Madrid Summit in about a hundred words


With the NATO Summit about to start, both transatlantic and global security has never been more precarious. What are your expectations and what do you think will be the important outcomes to be derived from the Madrid Summit? 

Dr. Matthew Rhodes
Professor of National Security Studies, George C. Marshall Center


Together with the preceding meetings of EU and G-7 leaders, NATO’s Madrid summit marks what Churchill might have called “the end of the beginning” of Euroatlantic response to Russia’s escalated aggression against Ukraine. As such, Allies must address both the ongoing war of aggression on their doorstep and the longer-term threats highlighted in the NATO 2030 report. Under the umbrella of the new Strategic Concept, they should take tangible steps to accelerate assistance to Ukraine, strengthen defense and deterrence along NATO’s eastern flank, enhance coordination on emerging technologies and China, and reinforce Alliance-wide resilience.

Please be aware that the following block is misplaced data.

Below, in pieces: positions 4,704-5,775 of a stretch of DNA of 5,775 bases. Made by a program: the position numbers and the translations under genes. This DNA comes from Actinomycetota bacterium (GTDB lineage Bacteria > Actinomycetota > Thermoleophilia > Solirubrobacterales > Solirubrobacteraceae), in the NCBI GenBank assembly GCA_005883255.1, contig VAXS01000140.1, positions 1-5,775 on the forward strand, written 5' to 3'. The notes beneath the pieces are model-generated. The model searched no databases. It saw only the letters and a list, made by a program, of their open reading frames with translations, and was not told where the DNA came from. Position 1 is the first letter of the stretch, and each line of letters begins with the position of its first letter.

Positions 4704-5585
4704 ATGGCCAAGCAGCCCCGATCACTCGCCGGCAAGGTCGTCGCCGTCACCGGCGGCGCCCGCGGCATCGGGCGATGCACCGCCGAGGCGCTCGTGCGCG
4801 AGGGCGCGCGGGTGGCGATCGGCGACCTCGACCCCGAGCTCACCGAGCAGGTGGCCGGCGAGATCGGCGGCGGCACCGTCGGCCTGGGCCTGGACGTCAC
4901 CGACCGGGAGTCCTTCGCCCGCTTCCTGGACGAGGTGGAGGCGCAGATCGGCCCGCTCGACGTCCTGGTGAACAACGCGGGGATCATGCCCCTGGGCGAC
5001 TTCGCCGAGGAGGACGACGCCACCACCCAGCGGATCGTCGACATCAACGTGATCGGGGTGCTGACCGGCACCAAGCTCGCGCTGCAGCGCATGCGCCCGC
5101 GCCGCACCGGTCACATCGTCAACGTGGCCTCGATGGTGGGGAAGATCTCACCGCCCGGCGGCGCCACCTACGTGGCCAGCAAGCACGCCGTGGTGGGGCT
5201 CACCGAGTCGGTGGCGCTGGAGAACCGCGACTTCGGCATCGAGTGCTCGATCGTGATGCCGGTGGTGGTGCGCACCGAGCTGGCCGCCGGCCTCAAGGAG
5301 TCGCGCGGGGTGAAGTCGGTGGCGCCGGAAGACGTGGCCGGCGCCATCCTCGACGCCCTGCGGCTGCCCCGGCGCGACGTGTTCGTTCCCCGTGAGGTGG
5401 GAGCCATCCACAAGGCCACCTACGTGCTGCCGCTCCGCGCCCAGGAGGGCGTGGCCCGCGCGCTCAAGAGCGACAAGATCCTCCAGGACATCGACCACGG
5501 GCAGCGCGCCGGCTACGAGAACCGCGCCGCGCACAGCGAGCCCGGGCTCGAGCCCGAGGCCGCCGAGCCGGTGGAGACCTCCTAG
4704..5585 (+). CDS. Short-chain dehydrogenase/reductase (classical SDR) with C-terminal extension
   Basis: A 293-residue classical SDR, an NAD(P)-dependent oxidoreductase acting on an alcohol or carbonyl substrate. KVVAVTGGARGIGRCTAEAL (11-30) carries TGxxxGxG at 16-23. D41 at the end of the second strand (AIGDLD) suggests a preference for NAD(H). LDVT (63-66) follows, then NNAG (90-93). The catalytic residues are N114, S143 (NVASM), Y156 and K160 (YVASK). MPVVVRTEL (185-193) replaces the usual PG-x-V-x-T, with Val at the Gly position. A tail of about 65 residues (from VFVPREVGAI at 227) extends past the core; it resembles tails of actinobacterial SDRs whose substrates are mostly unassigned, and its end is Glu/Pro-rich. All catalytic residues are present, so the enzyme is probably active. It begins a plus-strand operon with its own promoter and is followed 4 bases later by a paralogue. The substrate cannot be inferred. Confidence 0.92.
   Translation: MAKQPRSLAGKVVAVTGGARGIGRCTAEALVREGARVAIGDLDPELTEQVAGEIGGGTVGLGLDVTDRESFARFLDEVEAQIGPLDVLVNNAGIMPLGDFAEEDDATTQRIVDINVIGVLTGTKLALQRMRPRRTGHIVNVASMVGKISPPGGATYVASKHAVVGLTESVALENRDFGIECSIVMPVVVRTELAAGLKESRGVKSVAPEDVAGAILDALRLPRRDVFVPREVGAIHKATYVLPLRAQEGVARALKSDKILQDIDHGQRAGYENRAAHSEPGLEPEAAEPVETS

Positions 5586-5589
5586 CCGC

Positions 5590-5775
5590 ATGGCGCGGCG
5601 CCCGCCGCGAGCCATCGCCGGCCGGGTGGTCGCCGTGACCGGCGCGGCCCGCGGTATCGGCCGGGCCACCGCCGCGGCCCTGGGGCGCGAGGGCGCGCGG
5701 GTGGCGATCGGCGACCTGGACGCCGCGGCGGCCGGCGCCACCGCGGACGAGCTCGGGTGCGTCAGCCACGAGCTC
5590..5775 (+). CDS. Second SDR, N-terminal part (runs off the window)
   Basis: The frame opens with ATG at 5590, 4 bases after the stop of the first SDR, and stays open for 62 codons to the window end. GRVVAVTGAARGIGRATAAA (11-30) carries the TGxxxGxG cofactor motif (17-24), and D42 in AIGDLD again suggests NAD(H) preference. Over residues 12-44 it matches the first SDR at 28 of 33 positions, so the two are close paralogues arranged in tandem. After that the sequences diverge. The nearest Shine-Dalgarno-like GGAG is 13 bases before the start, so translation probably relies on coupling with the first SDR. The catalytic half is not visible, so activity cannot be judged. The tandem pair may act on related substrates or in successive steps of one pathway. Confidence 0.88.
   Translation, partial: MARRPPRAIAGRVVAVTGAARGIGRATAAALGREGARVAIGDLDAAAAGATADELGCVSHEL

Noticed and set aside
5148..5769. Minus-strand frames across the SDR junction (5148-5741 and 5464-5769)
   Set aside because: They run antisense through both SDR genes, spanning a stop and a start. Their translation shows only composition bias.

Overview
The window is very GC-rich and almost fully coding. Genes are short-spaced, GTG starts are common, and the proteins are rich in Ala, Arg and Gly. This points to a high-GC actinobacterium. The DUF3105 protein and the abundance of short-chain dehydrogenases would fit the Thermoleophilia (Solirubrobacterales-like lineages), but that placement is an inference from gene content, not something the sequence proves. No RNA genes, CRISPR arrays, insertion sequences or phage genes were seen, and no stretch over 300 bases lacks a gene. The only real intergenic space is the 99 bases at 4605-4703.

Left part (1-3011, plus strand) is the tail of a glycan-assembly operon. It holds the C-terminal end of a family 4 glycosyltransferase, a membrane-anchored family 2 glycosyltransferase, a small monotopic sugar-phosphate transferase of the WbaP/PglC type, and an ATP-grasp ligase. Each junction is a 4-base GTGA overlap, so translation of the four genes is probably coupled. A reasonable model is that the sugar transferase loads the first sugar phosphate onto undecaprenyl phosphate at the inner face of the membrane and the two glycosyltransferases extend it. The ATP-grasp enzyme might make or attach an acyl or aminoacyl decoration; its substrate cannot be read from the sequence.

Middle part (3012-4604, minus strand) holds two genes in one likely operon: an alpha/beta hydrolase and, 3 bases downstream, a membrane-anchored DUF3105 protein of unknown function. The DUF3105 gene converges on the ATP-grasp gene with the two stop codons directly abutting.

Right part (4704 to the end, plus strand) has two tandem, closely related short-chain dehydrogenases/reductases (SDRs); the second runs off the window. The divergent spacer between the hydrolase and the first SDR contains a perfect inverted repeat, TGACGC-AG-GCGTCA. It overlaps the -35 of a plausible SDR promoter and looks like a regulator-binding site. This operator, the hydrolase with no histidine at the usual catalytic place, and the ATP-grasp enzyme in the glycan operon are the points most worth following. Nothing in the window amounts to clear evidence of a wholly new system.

The opinions expressed by Dr. Rhodes are solely the personal views of the author.

Katarina Kertysova

Policy Fellow at the European Leadership Network (ELN),

NATO 2030 Young Leader

This will be NATO’s most important summit since at least 9/11 and it will be heavily shaped and dominated by Russia’s invasion of Ukraine. In addition to the release of the new Strategic Concept, a radical change in NATO’s posture is expected to be ratified. There is hope that the Summit might result in a breakthrough in negotiations with Turkey regarding Swedish and Finnish applications to join NATO. As regards NATO’s environmental agenda, NATO is set to deliver its first Climate Change and Security Progress Report in Madrid. Perhaps we might even see the release of the military emissions mapping methodology, which has been under development.

Roger Hilton

Media Presenter and Defence Fellow

The time for half measures has passed, requiring NATO to exit the Summit as the ultimate Swiss army knife for its 30 Allies. Although Russia’s military adventurism on the continent has justifiably occupied the attention of policy makers, it would be a mistake to deprioritize a groundswell of other challenges moving forward. NATO has taken positive steps to address issues like climate security, geoeconomics, and strengthening civil-military relations that should be crystallized in the new Strategic Concept. Being able to overcome multiple crises simultaneously will be the decisive future factor determining winners and losers.